A third tube section is disposed around the outside of the second tube section and comprises an inner wall 122 and an outer wall 124. The inwardly facing surface of inner wall 122 presents a plurality of inwardly projecting gas flow flights 126 that are similar in configuration to gas flow flights 114 and 120. The outer surface of inner wall 122 presents a plurality of flights 128 that are similar in configuration to flights 96 and 116. The inwardly facing surface of outer wall 124 presents a plurality of inwardly projecting product flow flights 130 that are similar in configuration to flights 118. The outer surface of outer wall 124 presents a plurality of radially projecting gas flow flights 132 similar in configuration to gas flow flights 120.

A fourth tube section is disposed around the outside of the third tube section and comprises an inner wall 134 and an outer wall 136. The inwardly facing surface of inner wall 134 presents a plurality of inwardly projecting gas flow flights 138 that are similar in configuration to gas flow flights 126. The outer surface of inner wall 134 presents a plurality of flights 140 that are similar in configuration to flights 128. The inwardly facing surface of outer wall 136 presents a plurality of inwardly projecting product flow flights 142 that are similar in configuration to flights 130. The outer surface of outer wall 136 presents a plurality of radially extending gas flow flights 144 similar in configuration to gas flow flights 132.

Surrounding the fourth tube section is an outer drum 146. The inwardly facing surface of drum 146 presents a plurality of inwardly projecting gas flow flights 148 that are similar in configuration to gas flow flights 138.

In operation, rotary waste heat evaporator 30 is rotated in the direction indicated by arrow 150 (clockwise in FIG. 2 which is looking toward the hot gas inlet) by a motor 152. Rotary waste heat evaporator 30 is provided with track or tire sections 154 which contact trunnion wheels 156 during rotation thereof.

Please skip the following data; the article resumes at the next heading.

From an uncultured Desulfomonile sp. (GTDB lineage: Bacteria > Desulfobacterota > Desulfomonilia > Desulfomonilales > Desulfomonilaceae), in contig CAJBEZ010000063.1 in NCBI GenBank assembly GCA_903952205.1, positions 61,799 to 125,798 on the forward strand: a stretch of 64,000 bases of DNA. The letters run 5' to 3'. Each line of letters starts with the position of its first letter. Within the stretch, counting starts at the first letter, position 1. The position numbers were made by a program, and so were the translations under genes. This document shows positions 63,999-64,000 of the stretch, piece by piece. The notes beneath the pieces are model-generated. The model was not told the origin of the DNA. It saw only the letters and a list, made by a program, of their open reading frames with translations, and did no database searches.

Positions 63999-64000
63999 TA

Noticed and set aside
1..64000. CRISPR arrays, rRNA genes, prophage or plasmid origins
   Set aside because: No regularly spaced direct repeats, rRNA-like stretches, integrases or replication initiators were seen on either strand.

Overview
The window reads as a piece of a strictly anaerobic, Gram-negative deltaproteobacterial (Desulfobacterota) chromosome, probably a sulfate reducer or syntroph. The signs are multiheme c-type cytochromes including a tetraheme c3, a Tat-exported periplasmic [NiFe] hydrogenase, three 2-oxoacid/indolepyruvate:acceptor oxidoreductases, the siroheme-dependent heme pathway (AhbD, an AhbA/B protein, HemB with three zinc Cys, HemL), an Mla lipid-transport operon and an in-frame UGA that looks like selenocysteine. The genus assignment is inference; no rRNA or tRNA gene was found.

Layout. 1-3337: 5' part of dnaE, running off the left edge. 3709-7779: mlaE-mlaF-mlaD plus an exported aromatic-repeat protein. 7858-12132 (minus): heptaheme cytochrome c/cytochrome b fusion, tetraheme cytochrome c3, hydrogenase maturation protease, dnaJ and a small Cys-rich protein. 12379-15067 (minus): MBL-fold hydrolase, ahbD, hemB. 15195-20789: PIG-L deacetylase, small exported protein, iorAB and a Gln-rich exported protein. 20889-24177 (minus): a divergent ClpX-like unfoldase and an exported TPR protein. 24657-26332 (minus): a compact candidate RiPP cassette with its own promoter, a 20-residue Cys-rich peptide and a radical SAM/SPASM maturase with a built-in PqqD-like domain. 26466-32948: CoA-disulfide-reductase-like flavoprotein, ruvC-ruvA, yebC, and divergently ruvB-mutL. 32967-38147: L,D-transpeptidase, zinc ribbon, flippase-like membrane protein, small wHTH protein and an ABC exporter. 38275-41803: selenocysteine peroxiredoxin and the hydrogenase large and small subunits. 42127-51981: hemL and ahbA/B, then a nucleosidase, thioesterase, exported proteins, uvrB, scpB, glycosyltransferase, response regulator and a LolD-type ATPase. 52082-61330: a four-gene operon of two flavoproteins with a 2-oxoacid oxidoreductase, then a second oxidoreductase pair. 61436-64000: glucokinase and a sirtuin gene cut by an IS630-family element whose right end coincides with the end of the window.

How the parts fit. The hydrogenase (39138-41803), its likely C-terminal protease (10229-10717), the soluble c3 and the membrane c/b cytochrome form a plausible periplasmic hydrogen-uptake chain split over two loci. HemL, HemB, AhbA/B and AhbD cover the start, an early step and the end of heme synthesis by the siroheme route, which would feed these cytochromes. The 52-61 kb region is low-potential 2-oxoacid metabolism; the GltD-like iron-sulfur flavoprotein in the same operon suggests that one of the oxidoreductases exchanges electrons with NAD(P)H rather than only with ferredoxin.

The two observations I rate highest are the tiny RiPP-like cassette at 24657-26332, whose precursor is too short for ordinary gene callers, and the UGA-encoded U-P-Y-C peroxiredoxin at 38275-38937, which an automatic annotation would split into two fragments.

Turning now to FIG. 5, the unique configuration of gas flow flights 109, 114, 120, 126, 132, 138, 144, and 148 will be explained. FIG. 5 is a fragmentary, perspective view of a portion of outer wall 112 of the second tube section and a portion of inner wall 122 of the third tube section. Gas flow flights 120 and 126 present as longitudinally extending, perforate plates normally projecting from the respective wall surface. In the embodiment illustrated, flights 120 and 126 comprise two rows of orifices 158. The precise dimensions of the gas flow flights, including the quantity and arrangement of orifices therein, is dependent upon the distance between adjacent wall surfaces. For example, gas flow flights 109 and 114 reside in the gas flow passage between outer wall 92 of the innermost tube section and inner wall 110 of the second tube section. As the radii of these inner tube sections is less than, for example, the radii of the outer two tube sections, the distance between walls 92 and 110 is greater than the distance between walls 124 and 134 in order to accommodate the volume of gas flowing through the rotary waste heat evaporator 30.

In the embodiment of the present invention illustrated in FIG. 2, three different gas flow flight configurations are employed. The largest gas flow flights (in dimension and number of orifices) are gas flow flights 109 and 114 positioned between walls 92 and 110. These gas flow flights generally present three rows of orifices. The next largest gas flow flights are flights 120 and 126 positioned between walls 112 and 122, which are shown in FIG. 5. The distance between walls 112 and 122 is less than the distance between walls 92 and 110. Flights 120 and 126 present two rows of orifices. The outer two gas flow regions, the space between walls 124 and 134 and the space between wall 136 and drum 146, comprises the smallest gas flow flights. Flights 132, 138, 144, and 148 present a single row of orifices.

In certain exemplary embodiments, the gas flow flights present widths of approximately 1.5, 2.5, and 3.5 inches, respectively. The orifices formed in the flights are approximately 0.5 inch in diameter and spaced approximately one inch apart. However, the flights need not necessarily present these dimensions or orifice arrangements. Thus, the sizing and configuration of the perforate gas flow flights may depend upon a number of factors such as the size of the rotary waste heat evaporator and the throughput for which it is designed.

The orifices present in the gas flow flights allow for more effective contact between the gas and condensate flowing within the gas flow regions. This enhanced contact leads to increased condensation of moisture from the dryer offgas and greater transfer of heat between the gas flow side and product flow side of the rotary waste heat evaporator 30.